Electrophilic fluorination

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Electrophilic fluorination is the combination of a carbon-centered nucleophile with an electrophilic source of fluorine to afford organofluorine compounds. Although elemental fluorine and reagents incorporating an oxygen-fluorine bond can be used for this purpose, they have largely been replaced by reagents containing a nitrogen-fluorine bond.[1]

Electrophilic fluorination offers an alternative to nucleophilic fluorination methods employing alkali or ammonium fluorides and methods employing sulfur fluorides for the preparation of organofluorine compounds. Development of electrophilic fluorination reagents has always focused on removing electron density from the atom attached to fluorine; however, compounds containing nitrogen-fluorine bonds have proven to be the most economical, stable, and safe electrophilic fluorinating agents. Electrophilic N-F reagents are either neutral or cationic and may possess either sp2- or sp3-hybridized nitrogen. Although the precise mechanism of electrophilic fluorination is currently unclear, highly efficient and stereoselective methods have been developed.

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The most common fluorinating agents used for organic synthesis are N-fluoro-o-benzenedisulfonimide (NFOBS), N-fluorobenzenesulfonimide (NFSI), and Selectfluor.[1]

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Mechanism and stereochemistry[edit]

Prevailing mechanism[edit]

The mechanism of electrophilic fluorination remains controversial. At issue is whether the reaction proceeds via an SN2 or single-electron transfer (SET) process. In support of the SN2 mechanism, aryl Grignard reagents and aryllithiums give similar yields of fluorobenzene in combination with N-fluoro-o-benzenedisulfonimide (NFOBS), even though the tendencies of these reagents to participate in SET processes differ substantially.[2] Additionally, radical probe experiments with 5-hexenyl and cyclopropyl enol ethers did not give any rearranged products.[3]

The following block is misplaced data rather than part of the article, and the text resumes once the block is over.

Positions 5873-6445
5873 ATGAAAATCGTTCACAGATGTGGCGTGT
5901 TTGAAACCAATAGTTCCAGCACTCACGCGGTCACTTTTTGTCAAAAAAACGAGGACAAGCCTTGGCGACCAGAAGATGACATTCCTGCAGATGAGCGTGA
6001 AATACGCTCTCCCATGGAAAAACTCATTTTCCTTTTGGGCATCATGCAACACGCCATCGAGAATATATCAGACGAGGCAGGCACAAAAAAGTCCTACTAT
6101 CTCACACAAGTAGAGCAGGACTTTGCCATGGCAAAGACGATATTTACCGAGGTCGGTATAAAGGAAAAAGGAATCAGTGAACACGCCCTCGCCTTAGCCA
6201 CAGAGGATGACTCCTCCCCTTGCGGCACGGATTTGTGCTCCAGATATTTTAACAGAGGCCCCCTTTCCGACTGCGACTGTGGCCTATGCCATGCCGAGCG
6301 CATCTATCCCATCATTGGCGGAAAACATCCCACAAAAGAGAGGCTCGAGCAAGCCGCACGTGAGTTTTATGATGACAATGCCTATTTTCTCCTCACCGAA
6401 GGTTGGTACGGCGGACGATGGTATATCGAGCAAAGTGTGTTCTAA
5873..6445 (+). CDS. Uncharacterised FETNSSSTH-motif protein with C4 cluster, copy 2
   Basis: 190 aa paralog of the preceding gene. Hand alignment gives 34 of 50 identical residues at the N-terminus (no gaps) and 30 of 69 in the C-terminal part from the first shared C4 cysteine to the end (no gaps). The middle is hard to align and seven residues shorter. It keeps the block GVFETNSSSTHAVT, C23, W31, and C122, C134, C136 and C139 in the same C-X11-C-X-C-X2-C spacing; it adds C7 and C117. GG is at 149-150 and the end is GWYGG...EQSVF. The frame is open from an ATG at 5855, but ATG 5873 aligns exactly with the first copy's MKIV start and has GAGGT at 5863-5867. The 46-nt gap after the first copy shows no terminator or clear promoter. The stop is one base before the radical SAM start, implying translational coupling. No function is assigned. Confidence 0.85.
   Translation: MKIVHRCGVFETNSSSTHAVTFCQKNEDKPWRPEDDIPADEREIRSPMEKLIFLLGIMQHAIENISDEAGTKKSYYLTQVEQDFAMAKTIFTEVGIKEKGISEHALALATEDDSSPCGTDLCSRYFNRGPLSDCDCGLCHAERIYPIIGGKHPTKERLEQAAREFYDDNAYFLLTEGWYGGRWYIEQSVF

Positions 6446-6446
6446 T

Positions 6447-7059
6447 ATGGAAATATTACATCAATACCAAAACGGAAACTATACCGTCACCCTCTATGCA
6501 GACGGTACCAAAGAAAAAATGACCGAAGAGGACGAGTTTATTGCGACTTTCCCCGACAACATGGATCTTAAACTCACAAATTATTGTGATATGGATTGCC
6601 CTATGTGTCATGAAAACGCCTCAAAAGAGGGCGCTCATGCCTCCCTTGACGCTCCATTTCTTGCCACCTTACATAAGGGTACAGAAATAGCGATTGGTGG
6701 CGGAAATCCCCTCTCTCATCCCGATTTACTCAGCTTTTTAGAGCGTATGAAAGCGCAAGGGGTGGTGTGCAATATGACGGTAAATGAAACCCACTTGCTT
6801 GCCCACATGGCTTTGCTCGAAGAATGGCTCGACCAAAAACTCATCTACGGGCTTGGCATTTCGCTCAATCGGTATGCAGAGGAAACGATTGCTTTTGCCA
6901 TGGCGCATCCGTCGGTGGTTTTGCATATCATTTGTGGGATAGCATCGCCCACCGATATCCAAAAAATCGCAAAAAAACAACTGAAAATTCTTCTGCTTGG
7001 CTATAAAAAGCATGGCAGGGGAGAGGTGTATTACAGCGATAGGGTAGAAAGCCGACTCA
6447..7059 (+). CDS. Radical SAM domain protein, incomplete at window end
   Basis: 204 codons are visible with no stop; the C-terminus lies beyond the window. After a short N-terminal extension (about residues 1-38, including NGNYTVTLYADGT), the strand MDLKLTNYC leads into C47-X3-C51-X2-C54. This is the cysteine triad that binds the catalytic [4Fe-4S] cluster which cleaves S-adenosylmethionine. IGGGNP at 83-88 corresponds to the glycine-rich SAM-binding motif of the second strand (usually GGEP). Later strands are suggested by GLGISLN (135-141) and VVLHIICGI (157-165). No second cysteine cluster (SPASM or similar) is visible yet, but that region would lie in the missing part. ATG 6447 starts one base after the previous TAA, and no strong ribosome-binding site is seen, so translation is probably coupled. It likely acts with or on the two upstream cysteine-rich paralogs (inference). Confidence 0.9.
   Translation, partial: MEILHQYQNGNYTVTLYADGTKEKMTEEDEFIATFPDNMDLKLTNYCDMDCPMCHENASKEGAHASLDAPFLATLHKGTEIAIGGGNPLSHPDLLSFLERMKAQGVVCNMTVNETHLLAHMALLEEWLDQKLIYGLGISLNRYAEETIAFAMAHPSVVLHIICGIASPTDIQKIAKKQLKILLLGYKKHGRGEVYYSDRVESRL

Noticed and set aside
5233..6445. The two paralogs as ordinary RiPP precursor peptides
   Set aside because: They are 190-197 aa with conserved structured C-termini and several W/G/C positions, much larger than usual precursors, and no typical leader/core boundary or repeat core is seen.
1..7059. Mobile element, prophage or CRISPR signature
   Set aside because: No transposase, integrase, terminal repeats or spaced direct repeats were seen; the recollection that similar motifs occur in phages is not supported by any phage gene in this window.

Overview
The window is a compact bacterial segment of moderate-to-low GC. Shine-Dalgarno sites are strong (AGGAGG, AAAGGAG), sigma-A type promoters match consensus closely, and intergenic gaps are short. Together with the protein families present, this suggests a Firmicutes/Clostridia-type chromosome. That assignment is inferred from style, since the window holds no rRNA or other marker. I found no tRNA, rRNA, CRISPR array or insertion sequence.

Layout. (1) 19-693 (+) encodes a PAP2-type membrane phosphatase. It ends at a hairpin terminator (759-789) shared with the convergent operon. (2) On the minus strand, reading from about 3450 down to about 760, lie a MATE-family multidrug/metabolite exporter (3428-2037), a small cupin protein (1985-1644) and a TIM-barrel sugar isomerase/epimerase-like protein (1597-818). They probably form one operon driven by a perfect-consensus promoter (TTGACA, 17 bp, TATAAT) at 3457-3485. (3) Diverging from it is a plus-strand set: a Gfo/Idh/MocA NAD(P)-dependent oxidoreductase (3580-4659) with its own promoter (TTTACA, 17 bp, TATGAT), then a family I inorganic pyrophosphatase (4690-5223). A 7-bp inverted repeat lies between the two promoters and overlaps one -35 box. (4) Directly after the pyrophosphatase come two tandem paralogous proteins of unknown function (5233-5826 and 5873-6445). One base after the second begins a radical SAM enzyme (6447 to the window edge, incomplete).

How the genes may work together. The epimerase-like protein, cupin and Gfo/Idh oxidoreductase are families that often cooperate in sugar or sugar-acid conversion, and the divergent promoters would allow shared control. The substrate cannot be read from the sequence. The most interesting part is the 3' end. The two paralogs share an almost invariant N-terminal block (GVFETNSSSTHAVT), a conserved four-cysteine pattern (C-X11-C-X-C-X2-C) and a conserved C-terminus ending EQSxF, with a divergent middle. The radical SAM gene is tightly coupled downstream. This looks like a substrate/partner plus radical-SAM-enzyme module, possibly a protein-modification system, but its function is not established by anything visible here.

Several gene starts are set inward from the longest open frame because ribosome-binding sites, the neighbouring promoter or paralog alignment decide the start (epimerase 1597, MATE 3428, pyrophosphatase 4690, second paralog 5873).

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On the other hand, the lifetime of radicals in the SET process is predicted to be four orders of magnitude shorter than the detection limit of even the most sensitive of radical probes. It has been postulated that after electron transfer, immediate recombination of the fluorine radical with the alkyl radical takes place.[4]

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Stereoselective variants[edit]

Stereoselective fluorinations may be either diastereoselective or enantioselective. Diastereoselective methods have focused on the use of chiral auxiliaries on the nucleophilic substrate. For fluorinations of carbonyl compounds, chiral oxazolidinones have been used with success.[5]

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Tandem conjugate addition incorporating a chiral nucleophile has been used to synthesize β-amino α-fluoro esters in chiral, non-racemic form.

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Enantioselective methods employ stoichiometric amounts of chiral fluorinating agents. N-fluoroammonium salts of cinchona alkaloids represent the state of the art for reactions of this type. In addition, these reagents are easily synthesized from Selectfluor and the parent alkaloids.[6]

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Scope and limitations[edit]

Fluorinating reagents[edit]

Electrophilic N-F fluorinating reagents incorporate electron-withdrawing groups attached to nitrogen to decrease the electron density on fluorine. Although N-fluorosulfonamides are fairly weak fluorinating reagents, N-fluorosulfonimides, such as N-fluorobenzenesulfonimide (NFSI), are very effective and in common use. N-fluoro-o-benzenedisulfonimide (NFOBS) is synthesized from the disulfonic acid.[2]

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The use of salts of cationic nitrogen increases the rates and yields of electrophilic fluorination, because the cationic nitrogen removes electron density from fluorine. N-fluoropyridinium ions and iminium ions can also be used as electrophilic fluorinating reagents. The counteranions of these salts, although they are not directly involved in the transfer of fluorine to the substrate, influence reactivity in subtle ways and may be adjusted using a variety of methods.[7]

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The most synthetically useful ammonium salts are the substituted DABCO bis(ammonium) ions, including Selectfluor.[8] These can be easily synthesized by alkylation followed by fluorination. The difluoro version, which might at first seem more useful, delivers only a single fluorine atom.